Frequently Asked Questions (FAQs) about Husky Reads:

Where are your sites?

All of our sites are in health-care settings in Hartford and include the pediatric Primary Care Clinics at Connecticut Children's Medical Center, St. Francis Hospital and the Burgdorf Clinic, plus 2 City of Hartford WIC Clinics.

How do I get to Hartford?

Students use personal cars and UConn vehicles from Community Outreach to travel to Hartford. We can almost always arrange transportation for you at a time that fits into your schedule, especially if you are willing to drive other students in your own car or use Community Outreach vehicles.

Can I receive credit or be paid for this experience?

You can receive course credit in Nusc 281-Section 2, use your work-study options, click on the relevant links.

How much time does it take?

To participate, you will need a four hour block of time during weekday daytime hours (includes travel time). We expect you to make a commitment for the whole semester. You will also be required to attend the two-hour program orientation and literacy training and a five-hour volunteer orientation at your site.

Do I have to be a major in Nutritional Sciences?

Any UConn student can participate. 60% of students are not Nutritional Sciences majors.

How do you decide which students participate?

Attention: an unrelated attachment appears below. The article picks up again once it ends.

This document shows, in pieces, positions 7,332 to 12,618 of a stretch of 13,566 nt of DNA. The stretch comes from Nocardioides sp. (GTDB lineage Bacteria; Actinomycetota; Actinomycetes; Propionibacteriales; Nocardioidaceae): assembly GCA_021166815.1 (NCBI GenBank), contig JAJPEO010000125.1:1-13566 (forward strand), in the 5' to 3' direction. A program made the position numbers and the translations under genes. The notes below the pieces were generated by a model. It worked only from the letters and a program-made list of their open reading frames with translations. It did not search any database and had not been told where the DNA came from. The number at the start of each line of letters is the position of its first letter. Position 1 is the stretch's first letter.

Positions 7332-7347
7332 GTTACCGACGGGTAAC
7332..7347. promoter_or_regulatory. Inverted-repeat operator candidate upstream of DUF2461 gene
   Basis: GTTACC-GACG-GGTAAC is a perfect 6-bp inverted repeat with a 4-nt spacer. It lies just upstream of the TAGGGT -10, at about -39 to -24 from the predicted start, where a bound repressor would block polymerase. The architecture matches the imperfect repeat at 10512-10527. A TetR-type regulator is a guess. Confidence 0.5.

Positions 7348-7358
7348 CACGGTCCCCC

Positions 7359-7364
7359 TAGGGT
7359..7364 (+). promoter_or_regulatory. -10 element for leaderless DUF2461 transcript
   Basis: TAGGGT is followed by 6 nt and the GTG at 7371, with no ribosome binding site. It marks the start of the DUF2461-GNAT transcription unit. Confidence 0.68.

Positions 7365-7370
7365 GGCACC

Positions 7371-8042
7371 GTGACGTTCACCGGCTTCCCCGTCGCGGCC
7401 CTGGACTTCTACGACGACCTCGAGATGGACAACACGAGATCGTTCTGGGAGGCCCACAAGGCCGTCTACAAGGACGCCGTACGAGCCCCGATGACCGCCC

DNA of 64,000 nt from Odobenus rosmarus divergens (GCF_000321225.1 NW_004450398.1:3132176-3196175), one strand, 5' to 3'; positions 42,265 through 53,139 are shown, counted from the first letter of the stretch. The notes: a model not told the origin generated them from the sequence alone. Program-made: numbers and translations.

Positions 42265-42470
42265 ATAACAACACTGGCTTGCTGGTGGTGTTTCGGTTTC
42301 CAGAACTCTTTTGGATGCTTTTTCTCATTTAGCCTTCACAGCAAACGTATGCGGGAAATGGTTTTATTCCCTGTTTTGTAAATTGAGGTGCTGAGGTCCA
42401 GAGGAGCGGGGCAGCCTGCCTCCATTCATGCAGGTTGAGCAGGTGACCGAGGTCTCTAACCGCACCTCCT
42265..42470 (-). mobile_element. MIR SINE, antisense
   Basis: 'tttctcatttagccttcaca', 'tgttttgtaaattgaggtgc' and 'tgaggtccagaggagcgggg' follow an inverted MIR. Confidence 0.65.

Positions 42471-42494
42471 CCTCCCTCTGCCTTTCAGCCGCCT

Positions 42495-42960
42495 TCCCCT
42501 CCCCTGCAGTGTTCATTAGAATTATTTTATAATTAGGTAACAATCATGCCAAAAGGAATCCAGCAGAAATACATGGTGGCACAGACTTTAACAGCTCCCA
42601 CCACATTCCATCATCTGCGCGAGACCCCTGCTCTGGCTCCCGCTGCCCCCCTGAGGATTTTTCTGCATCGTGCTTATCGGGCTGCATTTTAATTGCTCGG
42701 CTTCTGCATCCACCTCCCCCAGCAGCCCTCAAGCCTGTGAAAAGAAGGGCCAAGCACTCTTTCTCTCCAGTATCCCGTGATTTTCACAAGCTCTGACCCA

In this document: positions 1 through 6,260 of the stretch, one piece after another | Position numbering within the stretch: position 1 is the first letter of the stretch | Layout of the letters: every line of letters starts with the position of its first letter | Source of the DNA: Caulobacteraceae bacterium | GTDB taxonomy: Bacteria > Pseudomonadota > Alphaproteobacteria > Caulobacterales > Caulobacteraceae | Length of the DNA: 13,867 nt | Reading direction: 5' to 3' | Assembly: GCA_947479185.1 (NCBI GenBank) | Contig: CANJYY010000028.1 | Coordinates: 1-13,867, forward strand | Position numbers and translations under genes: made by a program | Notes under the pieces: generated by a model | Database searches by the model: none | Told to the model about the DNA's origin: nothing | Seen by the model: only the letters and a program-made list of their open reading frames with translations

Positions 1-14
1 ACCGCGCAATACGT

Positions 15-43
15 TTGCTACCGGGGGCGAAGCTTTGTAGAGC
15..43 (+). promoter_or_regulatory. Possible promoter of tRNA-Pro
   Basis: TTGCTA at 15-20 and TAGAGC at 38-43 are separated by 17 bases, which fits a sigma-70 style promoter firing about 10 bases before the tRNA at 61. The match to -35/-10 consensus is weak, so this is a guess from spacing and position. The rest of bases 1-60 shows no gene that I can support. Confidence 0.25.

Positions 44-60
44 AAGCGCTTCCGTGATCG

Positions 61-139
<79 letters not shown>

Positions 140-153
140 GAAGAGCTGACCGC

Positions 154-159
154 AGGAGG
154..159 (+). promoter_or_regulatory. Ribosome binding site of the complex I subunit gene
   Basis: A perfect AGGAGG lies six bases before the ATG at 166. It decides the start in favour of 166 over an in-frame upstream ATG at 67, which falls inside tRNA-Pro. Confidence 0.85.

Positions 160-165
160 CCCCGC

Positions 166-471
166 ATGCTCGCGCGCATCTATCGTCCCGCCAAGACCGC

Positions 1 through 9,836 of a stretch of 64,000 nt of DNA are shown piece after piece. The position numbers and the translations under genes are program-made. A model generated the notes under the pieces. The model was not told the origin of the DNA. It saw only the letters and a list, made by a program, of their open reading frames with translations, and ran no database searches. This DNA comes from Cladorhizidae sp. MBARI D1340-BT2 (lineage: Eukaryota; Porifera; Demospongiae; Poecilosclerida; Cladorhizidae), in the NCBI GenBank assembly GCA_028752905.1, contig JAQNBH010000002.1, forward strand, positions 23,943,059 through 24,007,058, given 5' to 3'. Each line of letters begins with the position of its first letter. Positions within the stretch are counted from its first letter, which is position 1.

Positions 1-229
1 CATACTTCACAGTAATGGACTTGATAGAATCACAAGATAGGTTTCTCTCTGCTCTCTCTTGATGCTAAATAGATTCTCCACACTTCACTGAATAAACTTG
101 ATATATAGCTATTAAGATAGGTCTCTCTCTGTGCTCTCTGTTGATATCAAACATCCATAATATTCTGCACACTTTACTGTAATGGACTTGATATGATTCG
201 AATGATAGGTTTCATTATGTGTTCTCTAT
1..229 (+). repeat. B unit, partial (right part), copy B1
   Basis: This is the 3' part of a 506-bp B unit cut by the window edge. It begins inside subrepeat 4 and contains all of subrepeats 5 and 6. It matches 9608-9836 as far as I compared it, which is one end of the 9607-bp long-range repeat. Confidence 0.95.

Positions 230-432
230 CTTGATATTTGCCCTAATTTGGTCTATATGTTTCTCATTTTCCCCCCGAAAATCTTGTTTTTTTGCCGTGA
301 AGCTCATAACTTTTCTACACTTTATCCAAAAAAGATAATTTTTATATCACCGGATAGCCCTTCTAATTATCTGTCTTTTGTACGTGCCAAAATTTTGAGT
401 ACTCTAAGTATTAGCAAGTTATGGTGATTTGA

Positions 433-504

We give priority to majors in Nutritional Sciences and to students who are able to drive other students to Hartford in their own cars or in Community Ourtreach vehicles since transportation limits how many students can participate.

Do I have to know a lot about nutrition?

An interest in nutrition and health promotion in very important, but the kind of nutrition education we do is basic. For example, some of the nutrition messages we promote include 1) eat breakfast every day, 2) stay active, 3) eat more fruits and vegetables, and 4) try new foods.

Do I need to know a lot about literacy promotion?

The kinds of literacy activities students do include familiarizing children with books, reading aloud from books about food and nutrition, and encouraging children to practice reading aloud themselves.

Do I need to be able to speak Spanish?

No, but some Spanish-speaking ability is very helpful in communicating with families at certain sites. If you speak some Spanish, your skills are greatly needed and you'll be able to practice your Spanish in a relaxed setting.

I see this is a service-learning experience. What does that mean?

Husky Reads is structured for all volunteers using a service-learning model of experiential education. Service-learning is a learning experience that combines community service with explicit learning objectives, preparation, and reflections. The key element of service-learning is reciprocity of learning between the service providers (students) and service recipients (families at the clinics). We believe the families you'll be working with can teach you as much as you'll teach their children.

I've heard that you sometimes have jobs for students or other volunteer positions.

After students have successfully (defined as active and reliable participation) completed one semester in Husky Reads, they're eligible to apply for more advanced opportunities in community nutrition with our research group. In the past students have taught cooking classes in Hartford after school programs, provided personal training and nutrition counseling to overweight children, been empoyed as the undergraduate Husky Reads Coordinator, and conducted independent research projects. Students usually enroll for credit in Nusc 281 to participate in these options, but occasionally we have grant funding for student employee positions.

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